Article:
I don't think he's relying on the stack wraparound behavior.  I think what
he's doing is figuring that if a condition arises where he wants to forget
whatever he was doing [literally] and go do something else, that it's eas-
iest to simply never return from the earlier calls.  For example, suppose
that he's writing a simple input parser and an escape character is supposed
to always exit whatever the system is doing and return to the main command
loop.

The only way to do so while "returning" properly is to have every single
place his character input routine is called check whether it should exit.
This is certainly not impossible to code, though it is rather a pain.  In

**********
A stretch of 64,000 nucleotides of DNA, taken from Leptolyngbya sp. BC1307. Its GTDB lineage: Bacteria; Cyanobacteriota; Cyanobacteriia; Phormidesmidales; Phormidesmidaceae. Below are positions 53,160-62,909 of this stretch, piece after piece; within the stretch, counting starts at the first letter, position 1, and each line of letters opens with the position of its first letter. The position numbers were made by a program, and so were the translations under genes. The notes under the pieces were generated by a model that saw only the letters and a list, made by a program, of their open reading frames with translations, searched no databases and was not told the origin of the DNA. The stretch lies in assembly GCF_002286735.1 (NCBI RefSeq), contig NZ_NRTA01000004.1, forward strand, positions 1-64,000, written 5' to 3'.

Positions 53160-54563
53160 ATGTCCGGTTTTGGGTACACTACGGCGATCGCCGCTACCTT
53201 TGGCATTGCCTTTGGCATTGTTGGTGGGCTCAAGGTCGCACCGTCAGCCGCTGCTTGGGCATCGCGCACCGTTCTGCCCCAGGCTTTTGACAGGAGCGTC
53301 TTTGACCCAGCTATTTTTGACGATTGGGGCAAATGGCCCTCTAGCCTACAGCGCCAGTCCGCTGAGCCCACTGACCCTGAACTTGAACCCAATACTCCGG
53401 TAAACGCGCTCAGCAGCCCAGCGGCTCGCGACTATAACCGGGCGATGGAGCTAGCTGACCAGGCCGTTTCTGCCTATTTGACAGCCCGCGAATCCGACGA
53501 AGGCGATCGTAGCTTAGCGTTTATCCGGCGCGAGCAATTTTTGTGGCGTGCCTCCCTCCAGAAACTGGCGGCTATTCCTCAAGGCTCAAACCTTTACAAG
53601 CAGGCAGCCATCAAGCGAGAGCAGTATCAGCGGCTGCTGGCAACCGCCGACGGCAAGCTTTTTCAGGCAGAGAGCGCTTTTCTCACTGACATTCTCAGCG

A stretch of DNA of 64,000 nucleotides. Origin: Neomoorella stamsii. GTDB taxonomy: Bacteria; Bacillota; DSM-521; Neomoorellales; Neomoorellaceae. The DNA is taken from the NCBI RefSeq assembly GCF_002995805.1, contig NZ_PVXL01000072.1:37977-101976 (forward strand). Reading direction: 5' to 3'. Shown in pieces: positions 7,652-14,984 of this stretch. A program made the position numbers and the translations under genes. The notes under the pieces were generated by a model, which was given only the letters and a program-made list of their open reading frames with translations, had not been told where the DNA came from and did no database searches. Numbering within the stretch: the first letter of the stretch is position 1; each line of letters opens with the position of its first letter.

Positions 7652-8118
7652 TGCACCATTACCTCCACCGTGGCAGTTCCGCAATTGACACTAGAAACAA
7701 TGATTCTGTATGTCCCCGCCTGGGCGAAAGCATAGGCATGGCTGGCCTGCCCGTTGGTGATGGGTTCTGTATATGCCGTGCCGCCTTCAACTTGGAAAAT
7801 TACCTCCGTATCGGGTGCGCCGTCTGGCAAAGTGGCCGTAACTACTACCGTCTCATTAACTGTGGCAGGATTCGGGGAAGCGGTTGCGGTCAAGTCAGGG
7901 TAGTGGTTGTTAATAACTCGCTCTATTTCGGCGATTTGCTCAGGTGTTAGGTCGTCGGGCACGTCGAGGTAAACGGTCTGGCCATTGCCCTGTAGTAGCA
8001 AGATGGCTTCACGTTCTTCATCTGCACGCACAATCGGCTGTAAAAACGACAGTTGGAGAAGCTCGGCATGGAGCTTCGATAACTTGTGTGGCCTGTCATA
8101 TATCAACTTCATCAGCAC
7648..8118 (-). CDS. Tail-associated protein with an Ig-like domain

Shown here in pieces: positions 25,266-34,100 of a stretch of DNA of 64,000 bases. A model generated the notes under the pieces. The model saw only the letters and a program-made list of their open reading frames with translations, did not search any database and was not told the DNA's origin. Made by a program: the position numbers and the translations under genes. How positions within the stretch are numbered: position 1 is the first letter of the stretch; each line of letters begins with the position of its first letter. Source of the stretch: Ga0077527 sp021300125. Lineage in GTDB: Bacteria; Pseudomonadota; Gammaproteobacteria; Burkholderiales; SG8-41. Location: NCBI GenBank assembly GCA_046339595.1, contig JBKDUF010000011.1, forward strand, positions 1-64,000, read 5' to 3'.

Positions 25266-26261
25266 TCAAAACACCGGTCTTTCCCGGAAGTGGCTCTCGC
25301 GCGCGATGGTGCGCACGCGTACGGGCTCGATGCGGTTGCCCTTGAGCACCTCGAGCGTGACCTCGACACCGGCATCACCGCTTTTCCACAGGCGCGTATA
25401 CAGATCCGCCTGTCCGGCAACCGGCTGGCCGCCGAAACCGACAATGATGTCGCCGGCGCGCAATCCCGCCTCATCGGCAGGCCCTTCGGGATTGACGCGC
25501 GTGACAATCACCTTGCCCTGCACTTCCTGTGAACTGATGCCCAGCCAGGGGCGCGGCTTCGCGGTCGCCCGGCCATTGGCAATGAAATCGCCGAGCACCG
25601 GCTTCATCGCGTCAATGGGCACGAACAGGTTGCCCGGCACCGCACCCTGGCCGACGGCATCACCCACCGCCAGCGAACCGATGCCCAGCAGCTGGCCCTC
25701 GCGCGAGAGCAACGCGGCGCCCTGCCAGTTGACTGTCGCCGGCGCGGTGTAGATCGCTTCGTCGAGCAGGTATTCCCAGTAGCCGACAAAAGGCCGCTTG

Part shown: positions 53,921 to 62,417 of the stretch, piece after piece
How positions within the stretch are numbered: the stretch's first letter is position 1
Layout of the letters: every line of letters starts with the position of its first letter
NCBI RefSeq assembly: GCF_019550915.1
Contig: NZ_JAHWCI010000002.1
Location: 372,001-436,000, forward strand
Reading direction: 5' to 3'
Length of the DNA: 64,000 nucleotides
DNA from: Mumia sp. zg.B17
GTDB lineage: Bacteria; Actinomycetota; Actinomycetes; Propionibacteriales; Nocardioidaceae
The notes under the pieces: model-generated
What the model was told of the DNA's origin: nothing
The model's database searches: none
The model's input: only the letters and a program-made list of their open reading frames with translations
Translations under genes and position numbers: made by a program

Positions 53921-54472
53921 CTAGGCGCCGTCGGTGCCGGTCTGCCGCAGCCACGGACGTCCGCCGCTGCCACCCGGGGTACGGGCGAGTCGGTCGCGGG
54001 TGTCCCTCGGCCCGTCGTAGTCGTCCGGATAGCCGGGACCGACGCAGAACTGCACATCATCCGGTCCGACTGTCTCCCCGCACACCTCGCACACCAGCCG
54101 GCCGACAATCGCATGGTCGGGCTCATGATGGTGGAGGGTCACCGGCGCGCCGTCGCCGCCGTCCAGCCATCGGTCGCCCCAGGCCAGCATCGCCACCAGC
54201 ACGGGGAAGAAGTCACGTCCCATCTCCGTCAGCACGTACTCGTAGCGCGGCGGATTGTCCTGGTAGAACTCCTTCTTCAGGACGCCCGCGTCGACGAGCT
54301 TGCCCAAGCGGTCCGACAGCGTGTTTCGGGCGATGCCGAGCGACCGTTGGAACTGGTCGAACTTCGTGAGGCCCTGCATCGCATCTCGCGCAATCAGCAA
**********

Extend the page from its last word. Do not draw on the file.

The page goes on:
such situations if the command loop is run at the top level (i.e. *IT* is
never going to have to do a "return" itself) it's convenient to just jump
back to the command loop from the character-input routine.  Some procedure
calls will be left on the stack, but since nothing is going to try to
"return" to them that won't be a problem.

Attachment converted: wonderland:WINMAIL.DAT (????/----) (0000E91A)

1997\04\25@234954 by Sarunas Cepulis

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Tjaart van der Walt wrote:
{Quote hidden}

About Tifanny==== is hoooost,,,,, PIC
& some nice portssssssssssssssssssssss,
& some ALU & some....Tifany's...
Oh-Yeah Big nice Emu (wish you).

1997\04\26@030820 by taking

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>         It sounds like you are relying on stack wrap-around, right?  It
> seems dangerous to me to leave stuff on the stack since I don't really
> keep track of who's calling what from where.  If there's some extra
> garbage on the stack and I do a return... watch out!

 Ah, but if you're doing extra returns, does it really matter if the
"garbage" is something you left there or not?